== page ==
Rome, Italy: In 2017, Rome introduced online registration requirements for short-term rentals, but no distinction is made between primary and secondary homes nor are there any caps or zoning restrictions. In June 2020, we signed a voluntary tax collection agreement with the Municipality of Rome to collect and remit local tourist tax. On a national level, since 2018, the government has been working to introduce further short-term rental registration and host income tax requirements and has been considering requiring platforms to display registration numbers. We continue to engage with the government and support a national online registration scheme.

Barcelona, Spain: In 2002, Barcelona introduced regulations requiring lessors renting out entire homes for under 31 days to file a responsibility statement with the municipality prior to listing their home, and to display the registration number on their listing page. Zoning law limits total listings to just over 9,000 after a recent rescission of licenses by the Barcelona City Hall. Working to support the city’s objectives, we have voluntarily introduced a requirement on new hosts to include a registration number or claim an exemption.

Tokyo, Japan: In June 2018, a new national law in Japan went into effect to legalize the short-term rental of primary and secondary residences for up to 180 nights per fiscal year. Under the law, hosts are required to register their listing with the local government. We are also required to register with the Japanese Tourism Agency, as an intermediary, and the law prohibits any registered intermediary from intermediating an illegal listing, including unregistered listings. We are required to remove listings that do not post a valid registration or license number in the listing. At the time of the law’s implementation, there was a steep decline in listings as we took down non-compliant listings, and we canceled associated reservations. The rate of listings has since recovered as of December 31, 2019. We will continue to work closely with the Japanese authorities on supporting the Tokyo Olympics in 2021 and on reviewing the national law starting in 2021.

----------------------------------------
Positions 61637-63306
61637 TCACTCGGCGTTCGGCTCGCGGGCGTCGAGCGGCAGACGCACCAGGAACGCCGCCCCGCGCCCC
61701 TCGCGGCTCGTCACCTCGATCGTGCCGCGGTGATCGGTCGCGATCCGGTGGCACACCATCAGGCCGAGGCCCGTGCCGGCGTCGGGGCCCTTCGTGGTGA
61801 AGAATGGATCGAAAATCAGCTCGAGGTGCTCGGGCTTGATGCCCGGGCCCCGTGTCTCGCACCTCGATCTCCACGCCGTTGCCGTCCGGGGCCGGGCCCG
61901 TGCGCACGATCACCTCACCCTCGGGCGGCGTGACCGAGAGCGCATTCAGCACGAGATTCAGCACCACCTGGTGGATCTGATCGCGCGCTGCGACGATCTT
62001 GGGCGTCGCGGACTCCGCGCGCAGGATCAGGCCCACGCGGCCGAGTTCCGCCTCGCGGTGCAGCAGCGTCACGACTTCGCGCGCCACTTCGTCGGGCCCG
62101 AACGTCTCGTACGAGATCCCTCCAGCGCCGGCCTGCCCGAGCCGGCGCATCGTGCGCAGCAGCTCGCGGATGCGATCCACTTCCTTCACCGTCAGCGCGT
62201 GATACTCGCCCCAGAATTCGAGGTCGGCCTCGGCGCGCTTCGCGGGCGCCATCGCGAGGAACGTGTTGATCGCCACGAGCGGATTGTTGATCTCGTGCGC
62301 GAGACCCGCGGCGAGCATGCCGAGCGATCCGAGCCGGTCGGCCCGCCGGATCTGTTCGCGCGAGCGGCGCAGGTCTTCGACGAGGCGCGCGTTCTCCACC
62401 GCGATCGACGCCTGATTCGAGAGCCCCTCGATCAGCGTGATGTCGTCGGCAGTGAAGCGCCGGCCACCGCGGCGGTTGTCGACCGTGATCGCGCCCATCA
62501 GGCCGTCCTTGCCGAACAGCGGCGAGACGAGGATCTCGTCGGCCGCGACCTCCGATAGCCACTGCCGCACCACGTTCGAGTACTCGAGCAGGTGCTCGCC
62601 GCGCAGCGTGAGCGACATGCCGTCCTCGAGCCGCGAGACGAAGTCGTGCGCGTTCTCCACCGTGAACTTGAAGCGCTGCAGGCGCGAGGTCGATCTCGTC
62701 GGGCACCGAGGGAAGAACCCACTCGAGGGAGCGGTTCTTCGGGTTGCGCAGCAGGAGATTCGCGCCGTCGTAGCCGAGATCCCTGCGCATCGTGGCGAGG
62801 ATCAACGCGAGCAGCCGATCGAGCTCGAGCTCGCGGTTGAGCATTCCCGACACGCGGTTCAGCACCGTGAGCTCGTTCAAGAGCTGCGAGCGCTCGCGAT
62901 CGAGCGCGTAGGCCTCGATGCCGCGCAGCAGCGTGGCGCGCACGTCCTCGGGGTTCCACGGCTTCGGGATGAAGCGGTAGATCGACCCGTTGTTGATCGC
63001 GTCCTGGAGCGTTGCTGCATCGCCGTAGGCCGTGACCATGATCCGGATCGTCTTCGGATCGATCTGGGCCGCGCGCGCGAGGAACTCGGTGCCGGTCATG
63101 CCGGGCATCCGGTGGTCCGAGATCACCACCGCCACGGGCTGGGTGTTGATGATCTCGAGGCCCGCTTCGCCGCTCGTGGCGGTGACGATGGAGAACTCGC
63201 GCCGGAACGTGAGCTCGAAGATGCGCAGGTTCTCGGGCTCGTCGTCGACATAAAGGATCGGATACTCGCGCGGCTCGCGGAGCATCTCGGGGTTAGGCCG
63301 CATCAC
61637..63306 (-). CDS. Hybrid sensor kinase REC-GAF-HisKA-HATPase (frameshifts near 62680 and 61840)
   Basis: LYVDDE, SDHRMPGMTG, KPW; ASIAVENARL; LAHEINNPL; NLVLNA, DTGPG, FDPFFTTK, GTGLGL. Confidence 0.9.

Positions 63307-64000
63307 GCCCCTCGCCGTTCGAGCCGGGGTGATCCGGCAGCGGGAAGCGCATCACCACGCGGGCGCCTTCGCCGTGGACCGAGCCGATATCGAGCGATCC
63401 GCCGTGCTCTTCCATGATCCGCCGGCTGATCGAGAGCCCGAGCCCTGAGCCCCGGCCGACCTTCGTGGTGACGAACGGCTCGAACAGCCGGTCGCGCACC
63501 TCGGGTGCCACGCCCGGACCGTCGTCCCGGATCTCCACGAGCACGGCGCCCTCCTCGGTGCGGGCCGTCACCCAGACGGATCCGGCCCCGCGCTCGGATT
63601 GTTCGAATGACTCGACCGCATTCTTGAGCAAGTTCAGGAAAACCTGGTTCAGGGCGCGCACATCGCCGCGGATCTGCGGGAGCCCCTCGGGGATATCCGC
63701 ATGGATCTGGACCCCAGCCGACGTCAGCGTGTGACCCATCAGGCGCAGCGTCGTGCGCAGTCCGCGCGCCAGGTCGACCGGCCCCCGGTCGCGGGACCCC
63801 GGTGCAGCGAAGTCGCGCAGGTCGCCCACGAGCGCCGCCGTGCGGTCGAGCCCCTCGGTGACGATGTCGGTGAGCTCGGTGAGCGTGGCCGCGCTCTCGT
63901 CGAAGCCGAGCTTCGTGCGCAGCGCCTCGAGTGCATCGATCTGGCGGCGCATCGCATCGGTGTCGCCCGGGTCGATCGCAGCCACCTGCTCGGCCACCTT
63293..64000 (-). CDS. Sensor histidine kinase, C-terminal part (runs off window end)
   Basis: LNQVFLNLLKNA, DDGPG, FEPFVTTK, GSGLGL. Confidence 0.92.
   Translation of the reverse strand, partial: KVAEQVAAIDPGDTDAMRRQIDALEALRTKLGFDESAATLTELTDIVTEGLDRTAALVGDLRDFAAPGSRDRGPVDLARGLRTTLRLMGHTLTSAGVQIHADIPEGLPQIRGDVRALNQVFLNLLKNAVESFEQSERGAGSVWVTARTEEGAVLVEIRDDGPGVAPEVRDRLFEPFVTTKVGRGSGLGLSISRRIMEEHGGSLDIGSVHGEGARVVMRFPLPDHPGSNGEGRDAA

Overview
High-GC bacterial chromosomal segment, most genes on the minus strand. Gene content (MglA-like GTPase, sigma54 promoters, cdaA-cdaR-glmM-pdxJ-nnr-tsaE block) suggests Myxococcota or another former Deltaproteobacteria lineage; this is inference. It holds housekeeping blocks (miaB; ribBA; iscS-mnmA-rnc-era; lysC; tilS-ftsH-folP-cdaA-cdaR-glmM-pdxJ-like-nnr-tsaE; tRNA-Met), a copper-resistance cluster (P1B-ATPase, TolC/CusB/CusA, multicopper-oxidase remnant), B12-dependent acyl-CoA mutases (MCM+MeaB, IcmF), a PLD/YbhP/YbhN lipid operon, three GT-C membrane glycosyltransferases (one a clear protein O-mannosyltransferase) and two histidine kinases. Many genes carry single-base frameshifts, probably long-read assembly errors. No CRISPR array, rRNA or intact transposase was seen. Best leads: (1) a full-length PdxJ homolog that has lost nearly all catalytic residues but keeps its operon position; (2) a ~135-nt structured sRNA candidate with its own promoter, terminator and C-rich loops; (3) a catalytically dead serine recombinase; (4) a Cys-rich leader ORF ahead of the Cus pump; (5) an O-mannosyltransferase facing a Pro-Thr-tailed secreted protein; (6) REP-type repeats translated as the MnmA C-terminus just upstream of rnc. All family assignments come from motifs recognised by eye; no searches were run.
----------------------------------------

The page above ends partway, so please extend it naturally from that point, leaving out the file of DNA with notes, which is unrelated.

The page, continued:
Toronto, Canada: In December 2017, short-term rental regulations were enacted in Toronto. Among the main requirements, hosts must register with the city, the listing must be the host’s primary residence, hosts can rent up to three rooms or their entire home, and there is a 180-night cap per year on entire home listings. The regulations became effective in September 2020, and the city indicated that all hosts will need to be registered as short-term rental operators by late fall 2020. In addition, short-term rental platforms will be required to obtain a license from the city and ensure that all listings have valid registration numbers and provide a process for removal of non-compliant listings.

San Diego, United States: San Diego does not currently impose any restrictions on short-term rentals other than a prohibition on the short-term rental of accessory companion units. San Diego is considering a new short-term rental law that would require registration of short-term rentals in both primary residences and non-primary residences, and the number of dedicated rentals may be limited.

Lisbon, Portugal: Short-term rentals in Portugal are restricted through the registration of certain new listings. Hosts must obtain a registration number and display this on their listing page. We have voluntarily introduced a requirement on new hosts to include a registration number or claim an exemption to support the city’s objectives.

Airbnb S-1

Want More Industry Updates?

Get our newsletter for the latest news, insights & analysis  

Invalid email address
You can unsubscribe at any time.
Categories: Stays